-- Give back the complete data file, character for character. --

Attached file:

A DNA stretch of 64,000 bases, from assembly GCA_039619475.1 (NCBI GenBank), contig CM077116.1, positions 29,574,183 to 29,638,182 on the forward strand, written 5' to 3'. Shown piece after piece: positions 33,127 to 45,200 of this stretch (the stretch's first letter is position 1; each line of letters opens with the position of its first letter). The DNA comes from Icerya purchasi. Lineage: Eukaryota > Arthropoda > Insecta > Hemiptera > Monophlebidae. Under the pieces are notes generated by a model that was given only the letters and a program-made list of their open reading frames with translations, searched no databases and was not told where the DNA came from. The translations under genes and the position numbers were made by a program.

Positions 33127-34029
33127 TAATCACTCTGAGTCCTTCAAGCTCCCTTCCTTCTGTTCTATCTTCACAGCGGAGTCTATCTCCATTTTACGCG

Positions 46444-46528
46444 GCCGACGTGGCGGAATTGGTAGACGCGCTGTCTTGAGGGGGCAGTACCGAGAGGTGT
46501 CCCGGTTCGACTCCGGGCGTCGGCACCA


A DNA stretch of 64,000 bases, from assembly GCA_039619475.1 (NCBI GenBank), contig CM077116.1, positions 29,574,183 to 29,638,182 on the forward strand, written 5' to 3'. Shown piece after piece: positions 33,127 to 45,200 of this stretch (the stretch's first letter is position 1; each line of letters opens with the position of its first letter). The DNA comes from Icerya purchasi. Lineage: Eukaryota > Arthropoda > Insecta > Hemiptera > Monophlebidae. Under the pieces are notes generated by a model that was given only the letters and a program-made list of their open reading frames with translations, searched no databases and was not told where the DNA came from. The translations under genes and the position numbers were made by a program.

Positions 33127-34029
33127 TAATCACTCTGAGTCCTTCAAGCTCCCTTCCTTCTGTTCTATCTTCACAGCGGAGTCTATCTCCATTTTACGCG

Positions 46444-46528
46444 GCCGACGTGGCGGAATTGGTAGACGCGCTGTCTTGAGGGGGCAGTACCGAGAGGTGT
46501 CCCGGTTCGACTCCGGGCGTCGGCACCA